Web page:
Sulaiman Alnaimat, Milton Wainwright and Khalid Al'Abri
Microbiology of Microbiology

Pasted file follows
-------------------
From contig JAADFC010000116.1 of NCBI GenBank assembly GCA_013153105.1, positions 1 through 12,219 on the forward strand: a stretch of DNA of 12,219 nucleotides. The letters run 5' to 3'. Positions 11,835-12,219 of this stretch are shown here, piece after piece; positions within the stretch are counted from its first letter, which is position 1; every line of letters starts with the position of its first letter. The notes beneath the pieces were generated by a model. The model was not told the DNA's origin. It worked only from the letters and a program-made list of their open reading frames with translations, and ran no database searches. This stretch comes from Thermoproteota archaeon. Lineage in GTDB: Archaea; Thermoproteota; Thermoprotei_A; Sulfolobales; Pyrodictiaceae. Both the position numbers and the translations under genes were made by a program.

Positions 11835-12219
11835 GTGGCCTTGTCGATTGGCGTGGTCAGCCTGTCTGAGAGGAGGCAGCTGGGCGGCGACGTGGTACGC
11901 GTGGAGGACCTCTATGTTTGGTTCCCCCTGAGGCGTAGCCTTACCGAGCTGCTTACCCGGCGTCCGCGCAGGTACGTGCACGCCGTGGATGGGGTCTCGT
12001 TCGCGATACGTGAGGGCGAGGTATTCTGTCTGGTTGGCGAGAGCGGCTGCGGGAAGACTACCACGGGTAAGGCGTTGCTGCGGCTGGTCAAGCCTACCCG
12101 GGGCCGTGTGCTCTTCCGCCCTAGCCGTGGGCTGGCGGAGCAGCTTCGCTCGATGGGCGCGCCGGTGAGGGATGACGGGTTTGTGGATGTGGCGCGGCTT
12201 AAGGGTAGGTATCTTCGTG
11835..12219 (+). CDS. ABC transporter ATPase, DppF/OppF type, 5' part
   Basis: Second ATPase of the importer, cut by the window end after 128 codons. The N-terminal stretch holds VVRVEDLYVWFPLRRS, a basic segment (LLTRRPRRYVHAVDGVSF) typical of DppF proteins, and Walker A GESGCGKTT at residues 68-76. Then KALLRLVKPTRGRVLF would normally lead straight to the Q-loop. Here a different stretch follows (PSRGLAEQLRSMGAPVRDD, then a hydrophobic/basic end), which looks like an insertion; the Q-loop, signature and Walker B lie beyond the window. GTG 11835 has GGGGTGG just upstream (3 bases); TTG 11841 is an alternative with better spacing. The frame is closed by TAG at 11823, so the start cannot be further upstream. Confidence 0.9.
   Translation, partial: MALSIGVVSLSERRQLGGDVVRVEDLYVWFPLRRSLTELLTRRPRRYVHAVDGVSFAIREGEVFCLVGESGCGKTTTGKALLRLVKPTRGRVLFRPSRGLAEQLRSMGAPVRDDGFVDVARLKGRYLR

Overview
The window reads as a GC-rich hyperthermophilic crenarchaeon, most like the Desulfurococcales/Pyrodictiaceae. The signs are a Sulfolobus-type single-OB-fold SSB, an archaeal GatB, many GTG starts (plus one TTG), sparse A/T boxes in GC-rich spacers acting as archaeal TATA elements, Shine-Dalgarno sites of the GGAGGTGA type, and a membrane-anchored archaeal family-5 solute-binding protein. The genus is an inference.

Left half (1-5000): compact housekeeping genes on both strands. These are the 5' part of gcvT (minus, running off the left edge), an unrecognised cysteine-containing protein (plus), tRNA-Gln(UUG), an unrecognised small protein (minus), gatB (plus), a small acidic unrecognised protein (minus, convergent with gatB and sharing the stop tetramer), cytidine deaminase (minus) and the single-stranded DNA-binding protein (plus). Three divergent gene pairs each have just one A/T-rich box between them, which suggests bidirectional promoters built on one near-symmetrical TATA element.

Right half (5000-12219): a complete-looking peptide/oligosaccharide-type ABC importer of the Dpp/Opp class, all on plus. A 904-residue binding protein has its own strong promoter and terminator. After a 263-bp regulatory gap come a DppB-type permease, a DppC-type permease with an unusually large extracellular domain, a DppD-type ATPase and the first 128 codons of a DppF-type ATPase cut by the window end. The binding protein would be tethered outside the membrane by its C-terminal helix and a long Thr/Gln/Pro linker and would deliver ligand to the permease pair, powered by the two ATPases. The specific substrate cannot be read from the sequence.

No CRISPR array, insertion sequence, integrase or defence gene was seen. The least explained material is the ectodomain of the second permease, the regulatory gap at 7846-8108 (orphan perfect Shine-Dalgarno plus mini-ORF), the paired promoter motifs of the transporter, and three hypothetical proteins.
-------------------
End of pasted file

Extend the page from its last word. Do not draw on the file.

The antibacterial activity of honey is well documented, this activity is mainly due to its low pH, osmolarity and hydrogen peroxide accumulation. Recently, more attention has been given to the importance of a unique extra antimicrobial activity, termed as a non-peroxide activity. The aim of this work was to investigate the antimicrobial activity of selected honeys from different origins; specifically to evaluate their non-hydrogen peroxide derived activity, against Staphylococcus epidermidis, Bacillus sphaericus, Bacillus subtilis, Serratia marcescens, Escherichia coli and S. epidermidis; manuka honey was used as the control. Antibacterial activity of the honeys was assayed using standard well diffusion methods. noticeable variations in the antibacterial activity of the different honey samples were observed. Most of tested honeys had broad-spectrum antibacterial activity, particularly Greek Pine, Scottish Heather, Chilean Ulmo, New Zealand Beech and Jarrah Honey. Unfortunately, none of the tested honey had a detectable non-peroxide activity.